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Am J Obstet Gynecol. 2015 Mar;212(3):389.e1-9. doi: 10.1016/j.ajog.2014.12.019. Epub 2014 Dec 16.

The effects of metformin on weight loss in women with gestational diabetes: a pilot randomized, placebo-controlled trial.

Author information

1
Division of Maternal Fetal Medicine, Department of Obstetrics, Gynecology, and Reproductive Sciences, University of Texas Health Science Center at Houston, Houston, TX. Electronic address: Jerrie.S.Refuerzo@uth.tmc.edu.
2
Division of Maternal Fetal Medicine, Department of Obstetrics, Gynecology, and Reproductive Sciences, University of Texas Health Science Center at Houston, Houston, TX.
3
Center for Clinical Research and Evidence-Based Medicine, Division of Neonatology, Department of Pediatrics, University of Texas Health Science Center at Houston, Houston, TX.
4
Division of Maternal Fetal Medicine, Department of Obstetrics and Gynecology, Baylor College of Medicine, Houston, TX.

Abstract

OBJECTIVE:

We sought to compare weight loss in the first 6 weeks postpartum among women with gestational diabetes mellitus (GDM) treated with metformin or placebo, a promising therapy to reduce later risk of progression to diabetes mellitus.

STUDY DESIGN:

We conducted a pilot, randomized trial of metformin vs placebo in postpartum women with GDM. Women with pre-GDM, unable to tolerate metformin, resumed on insulin or oral hypoglycemic agent, delivered <34 weeks' gestation, or with a body mass index <20 kg/m(2) were excluded. Women were randomized to either metformin 850 mg daily for 7 days, then metformin 850 mg twice a day for the next 5 weeks or placebo prescribed in a similar frequency. The subject, health care provider, and research staff were blinded to the treatment. The primary outcome was weight change from delivery to 6 weeks postpartum. Secondary outcomes included the percentage of women achieving their self-reported prepregnancy weight, reported medication adherence, adverse effects, and satisfaction. Differences in weight change between groups were determined by Wilcoxon rank sum test and in achieving prepregnancy weight by χ(2) test.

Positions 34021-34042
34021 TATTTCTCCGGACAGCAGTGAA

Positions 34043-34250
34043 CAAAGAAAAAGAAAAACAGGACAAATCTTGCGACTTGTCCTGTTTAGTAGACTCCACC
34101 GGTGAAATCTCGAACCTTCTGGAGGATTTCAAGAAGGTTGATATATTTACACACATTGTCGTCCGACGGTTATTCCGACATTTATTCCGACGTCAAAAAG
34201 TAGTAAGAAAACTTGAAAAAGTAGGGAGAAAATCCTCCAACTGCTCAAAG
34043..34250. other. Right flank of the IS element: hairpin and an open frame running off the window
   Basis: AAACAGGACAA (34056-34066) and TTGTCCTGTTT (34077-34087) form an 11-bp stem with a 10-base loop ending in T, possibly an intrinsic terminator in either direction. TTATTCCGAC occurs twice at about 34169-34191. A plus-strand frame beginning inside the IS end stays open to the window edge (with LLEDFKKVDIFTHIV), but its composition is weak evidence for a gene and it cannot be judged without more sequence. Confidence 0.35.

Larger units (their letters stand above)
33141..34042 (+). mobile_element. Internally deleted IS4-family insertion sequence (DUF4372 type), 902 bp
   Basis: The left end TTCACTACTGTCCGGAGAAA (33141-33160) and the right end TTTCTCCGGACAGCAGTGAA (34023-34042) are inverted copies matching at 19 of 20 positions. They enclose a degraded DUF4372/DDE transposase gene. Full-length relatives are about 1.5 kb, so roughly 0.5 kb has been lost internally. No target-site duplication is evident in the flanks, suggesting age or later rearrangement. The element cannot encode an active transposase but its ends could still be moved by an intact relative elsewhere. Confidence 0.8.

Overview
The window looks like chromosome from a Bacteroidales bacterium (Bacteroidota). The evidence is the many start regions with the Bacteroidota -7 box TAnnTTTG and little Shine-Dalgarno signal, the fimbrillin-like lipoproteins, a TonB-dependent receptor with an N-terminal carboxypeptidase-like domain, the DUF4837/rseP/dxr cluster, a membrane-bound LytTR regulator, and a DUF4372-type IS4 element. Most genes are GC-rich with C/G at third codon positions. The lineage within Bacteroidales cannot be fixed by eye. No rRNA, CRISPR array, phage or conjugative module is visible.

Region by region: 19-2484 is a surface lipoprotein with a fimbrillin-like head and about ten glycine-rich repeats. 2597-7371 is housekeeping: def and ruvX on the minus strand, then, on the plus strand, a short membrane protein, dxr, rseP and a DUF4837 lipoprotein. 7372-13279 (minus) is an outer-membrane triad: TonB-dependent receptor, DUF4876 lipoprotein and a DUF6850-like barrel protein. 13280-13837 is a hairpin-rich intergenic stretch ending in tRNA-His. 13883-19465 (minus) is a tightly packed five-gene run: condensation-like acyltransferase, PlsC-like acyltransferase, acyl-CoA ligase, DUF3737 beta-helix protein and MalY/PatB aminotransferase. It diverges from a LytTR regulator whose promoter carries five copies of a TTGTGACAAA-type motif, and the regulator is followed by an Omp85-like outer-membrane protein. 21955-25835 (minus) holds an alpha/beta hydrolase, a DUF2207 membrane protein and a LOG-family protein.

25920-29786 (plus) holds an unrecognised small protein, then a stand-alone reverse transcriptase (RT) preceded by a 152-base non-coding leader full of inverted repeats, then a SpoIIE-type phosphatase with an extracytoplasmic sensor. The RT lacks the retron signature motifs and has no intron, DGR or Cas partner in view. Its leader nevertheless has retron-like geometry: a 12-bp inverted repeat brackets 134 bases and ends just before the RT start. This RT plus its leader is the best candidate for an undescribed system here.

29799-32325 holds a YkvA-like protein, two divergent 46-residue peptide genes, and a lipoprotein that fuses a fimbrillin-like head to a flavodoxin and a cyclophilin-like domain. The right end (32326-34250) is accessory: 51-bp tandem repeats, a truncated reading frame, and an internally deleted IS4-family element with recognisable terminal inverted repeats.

RESULTS:

Of 114 women randomized, 79 (69.3%) completed the 6 weeks; 36 (45.6%) were randomized to metformin and 43 (54.4%) to placebo. Metformin and placebo groups were similar in median weight loss (6.3 kg [range, -0.3 to 19.8] vs 6.5 kg [range, -0.3 to 12.1], P = .988) and percentage of women achieving reported prepregnancy weight (41.7 vs 37.2%, P = .69). Self-reported adherence in taking >50% of medication was 75% at 3 weeks and 97% at 6 weeks. Nausea, diarrhea, and hypoglycemia were reported in approximately 11-17% of women and 56-63% reported dissatisfaction with the medication.

CONCLUSION:

Women with GDM lost approximately 6 kg by 6 weeks' postpartum. This was similar in both groups and resulted in <50% of women achieving their prepregnancy weight. Although the reported adherence and satisfaction with the medication was high, adverse effects were reported with nearly 1 in 5 women including nausea, diarrhea, and hypoglycemia. Contrary to expectation, we found no evidence of benefit from metformin. However, longer treatment periods and larger studies with minimal attrition may be warranted.

KEYWORDS:

gestational diabetes; metformin; weight loss

PMID:
25526875
DOI:
10.1016/j.ajog.2014.12.019
[Indexed for MEDLINE]

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